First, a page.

Auto leasing has become an increasingly popular choice for consumers looking to finance a new vehicle. Why? It’s cheaper than buying one. (At least, the monthly payments are lower — it could end up being more expensive in the long run.)
“Leasing continues to grow in popularity among car shoppers, especially those hoping to stay within a strict monthly budget,” said Melinda Zabritski, senior director of automotive credit for Experian Automotive, in a news release about 2013 fourth-quarter auto data. “Our analysis this quarter showed that the average monthly lease payment was $51 lower than the average loan payment, which can make a big difference to consumers trying to stretch their dollar.”
The average monthly payment for a new car loan was $471 in the fourth quarter; a lease was $420 on average. Experian Automotive has been releasing data about auto financing since 2006, and leases hit a record high last quarter, making up 28.4% of all new-vehicle financing. The year before, it was 24.8%.
Here’s something to keep in mind when looking at those low monthly lease payments — you may offset those savings if you exceed the mileage limit at the end of the lease, so you need to consider the bigger picture when deciding between a lease or loan.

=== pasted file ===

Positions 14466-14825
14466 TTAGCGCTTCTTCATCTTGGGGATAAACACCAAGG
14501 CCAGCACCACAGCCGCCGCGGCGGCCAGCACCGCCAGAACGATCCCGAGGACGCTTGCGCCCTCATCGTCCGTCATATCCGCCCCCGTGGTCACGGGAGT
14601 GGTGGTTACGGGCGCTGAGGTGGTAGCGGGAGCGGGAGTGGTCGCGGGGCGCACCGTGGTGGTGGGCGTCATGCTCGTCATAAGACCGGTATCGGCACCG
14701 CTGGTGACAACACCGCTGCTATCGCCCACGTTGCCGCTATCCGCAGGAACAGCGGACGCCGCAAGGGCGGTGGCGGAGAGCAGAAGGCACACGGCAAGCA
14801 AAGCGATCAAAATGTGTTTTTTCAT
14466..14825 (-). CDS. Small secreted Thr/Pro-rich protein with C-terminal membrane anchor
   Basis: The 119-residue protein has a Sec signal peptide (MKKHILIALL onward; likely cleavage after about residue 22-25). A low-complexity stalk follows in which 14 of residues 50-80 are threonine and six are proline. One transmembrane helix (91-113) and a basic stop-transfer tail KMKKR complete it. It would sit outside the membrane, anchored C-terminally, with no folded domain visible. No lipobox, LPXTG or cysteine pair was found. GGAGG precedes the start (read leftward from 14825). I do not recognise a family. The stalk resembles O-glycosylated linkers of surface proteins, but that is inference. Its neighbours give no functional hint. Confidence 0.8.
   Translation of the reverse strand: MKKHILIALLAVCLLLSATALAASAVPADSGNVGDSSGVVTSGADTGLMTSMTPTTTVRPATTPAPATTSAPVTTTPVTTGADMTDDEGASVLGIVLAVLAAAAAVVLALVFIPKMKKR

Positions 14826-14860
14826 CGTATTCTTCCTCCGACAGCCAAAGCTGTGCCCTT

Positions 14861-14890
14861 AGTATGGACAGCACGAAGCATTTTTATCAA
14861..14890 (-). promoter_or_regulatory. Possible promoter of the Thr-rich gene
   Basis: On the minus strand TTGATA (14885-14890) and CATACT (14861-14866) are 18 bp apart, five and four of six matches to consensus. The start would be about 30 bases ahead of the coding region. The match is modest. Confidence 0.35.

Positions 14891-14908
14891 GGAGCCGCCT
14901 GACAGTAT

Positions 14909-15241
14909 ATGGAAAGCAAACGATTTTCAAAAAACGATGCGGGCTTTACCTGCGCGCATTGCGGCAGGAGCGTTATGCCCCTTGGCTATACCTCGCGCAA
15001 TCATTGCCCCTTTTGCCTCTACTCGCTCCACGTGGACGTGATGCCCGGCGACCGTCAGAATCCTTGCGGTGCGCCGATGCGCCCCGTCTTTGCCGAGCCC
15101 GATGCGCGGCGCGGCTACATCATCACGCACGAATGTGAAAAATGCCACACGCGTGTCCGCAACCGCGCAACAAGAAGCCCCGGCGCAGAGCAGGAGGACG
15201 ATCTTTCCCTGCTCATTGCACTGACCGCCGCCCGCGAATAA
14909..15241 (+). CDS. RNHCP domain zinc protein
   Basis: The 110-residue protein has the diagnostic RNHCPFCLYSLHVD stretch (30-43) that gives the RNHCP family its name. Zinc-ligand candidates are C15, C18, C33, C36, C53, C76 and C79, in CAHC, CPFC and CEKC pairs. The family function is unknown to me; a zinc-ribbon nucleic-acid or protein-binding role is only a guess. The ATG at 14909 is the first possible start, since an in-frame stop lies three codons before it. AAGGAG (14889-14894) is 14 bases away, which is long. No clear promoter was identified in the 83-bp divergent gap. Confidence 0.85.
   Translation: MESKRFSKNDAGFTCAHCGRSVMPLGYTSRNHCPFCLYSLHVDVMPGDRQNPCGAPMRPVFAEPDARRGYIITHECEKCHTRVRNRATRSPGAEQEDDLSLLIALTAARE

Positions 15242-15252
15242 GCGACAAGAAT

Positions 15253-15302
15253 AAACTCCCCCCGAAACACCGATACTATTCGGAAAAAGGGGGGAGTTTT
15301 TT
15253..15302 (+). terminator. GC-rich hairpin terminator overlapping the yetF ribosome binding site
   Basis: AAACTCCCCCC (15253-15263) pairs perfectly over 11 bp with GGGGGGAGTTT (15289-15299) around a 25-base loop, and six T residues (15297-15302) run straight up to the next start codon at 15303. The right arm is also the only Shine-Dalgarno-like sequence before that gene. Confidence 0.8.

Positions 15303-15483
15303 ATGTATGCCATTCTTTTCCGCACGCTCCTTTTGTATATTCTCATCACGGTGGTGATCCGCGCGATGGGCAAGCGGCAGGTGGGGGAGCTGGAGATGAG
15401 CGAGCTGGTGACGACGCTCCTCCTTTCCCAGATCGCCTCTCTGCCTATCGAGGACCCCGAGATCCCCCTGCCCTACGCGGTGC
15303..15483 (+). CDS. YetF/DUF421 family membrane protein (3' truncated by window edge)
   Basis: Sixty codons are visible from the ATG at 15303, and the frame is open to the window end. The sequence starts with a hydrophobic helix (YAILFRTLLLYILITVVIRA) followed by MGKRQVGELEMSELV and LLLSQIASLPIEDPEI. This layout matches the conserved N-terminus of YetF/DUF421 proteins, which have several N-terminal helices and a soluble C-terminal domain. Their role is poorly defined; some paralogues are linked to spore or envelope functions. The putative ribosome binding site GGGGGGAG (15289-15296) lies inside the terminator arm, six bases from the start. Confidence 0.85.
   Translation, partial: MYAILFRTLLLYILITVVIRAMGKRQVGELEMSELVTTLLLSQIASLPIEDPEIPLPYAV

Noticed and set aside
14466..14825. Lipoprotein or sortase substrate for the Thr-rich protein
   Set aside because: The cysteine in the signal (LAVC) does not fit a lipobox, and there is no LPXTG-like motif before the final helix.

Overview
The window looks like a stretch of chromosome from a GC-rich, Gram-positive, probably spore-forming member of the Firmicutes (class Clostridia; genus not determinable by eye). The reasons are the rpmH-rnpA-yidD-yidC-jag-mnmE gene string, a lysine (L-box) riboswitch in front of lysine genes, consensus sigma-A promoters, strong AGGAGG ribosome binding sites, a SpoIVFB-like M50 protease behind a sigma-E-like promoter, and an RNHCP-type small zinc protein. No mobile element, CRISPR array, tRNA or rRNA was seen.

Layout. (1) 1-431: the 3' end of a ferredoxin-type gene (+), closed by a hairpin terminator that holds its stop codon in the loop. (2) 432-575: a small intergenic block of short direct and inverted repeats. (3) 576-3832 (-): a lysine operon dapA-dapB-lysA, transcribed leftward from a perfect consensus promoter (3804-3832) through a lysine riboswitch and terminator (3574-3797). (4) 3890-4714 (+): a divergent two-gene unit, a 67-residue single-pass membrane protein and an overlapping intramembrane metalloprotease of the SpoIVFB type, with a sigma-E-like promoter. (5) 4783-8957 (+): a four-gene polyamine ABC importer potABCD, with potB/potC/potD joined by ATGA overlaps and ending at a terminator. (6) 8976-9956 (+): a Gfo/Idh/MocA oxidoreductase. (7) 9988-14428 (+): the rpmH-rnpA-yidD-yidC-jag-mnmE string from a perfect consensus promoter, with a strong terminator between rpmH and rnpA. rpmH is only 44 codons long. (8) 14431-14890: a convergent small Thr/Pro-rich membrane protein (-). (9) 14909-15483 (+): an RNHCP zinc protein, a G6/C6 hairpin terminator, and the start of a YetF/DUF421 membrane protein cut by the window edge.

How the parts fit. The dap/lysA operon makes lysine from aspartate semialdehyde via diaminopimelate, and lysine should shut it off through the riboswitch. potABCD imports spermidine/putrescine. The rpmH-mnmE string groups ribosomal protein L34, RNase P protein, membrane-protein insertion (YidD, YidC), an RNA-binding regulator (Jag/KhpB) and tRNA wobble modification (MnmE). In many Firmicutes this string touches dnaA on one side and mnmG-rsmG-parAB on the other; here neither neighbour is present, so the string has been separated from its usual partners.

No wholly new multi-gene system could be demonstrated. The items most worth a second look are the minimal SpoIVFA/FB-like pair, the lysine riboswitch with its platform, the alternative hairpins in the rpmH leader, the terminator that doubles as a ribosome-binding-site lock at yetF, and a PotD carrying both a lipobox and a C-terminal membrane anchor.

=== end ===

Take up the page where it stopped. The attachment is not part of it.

Used cars, of course, are the cheapest option. The average monthly payment on a used car loan was $352 last quarter, which is up from $348 in fourth quarter 2012.
Credit Standards Easing
But if you’re really looking for a new car, it’s becoming easier to get financing: The average credit scores for borrowers taking out new car loans and leases declined last quarter. The average lessee had a 719 average score (down from 735 in fourth quarter 2012), and the average credit score of a new car loan borrower was 715 (down from 724 in 2012).
“We are still seeing remarkable stability in the automotive finance industry, even as lenders continue to ease slightly on credit standards to provide loans and leases,” Zabritski said in the news release. “What makes this good news for consumers is that the more credit-challenged car shoppers who need a vehicle may find that they have more financing options to choose from and can more easily shop around for the best rates and terms.”
You want to avoid applying for credit you don’t qualify for. Before you hit the dealerships, it helps to have a good idea of where your credit score falls. You can see your credit scores for free on Credit.com, and if you think your scores need to improve before you get a car, the account tools will show you what you need to do to boost your credit standing.
More on Auto Loans:
- Are There Car Loans for People With Bad Credit?
- What to Do If You Can’t Make Your Car Payments
- Top 5 Worst Car Buying Mistakes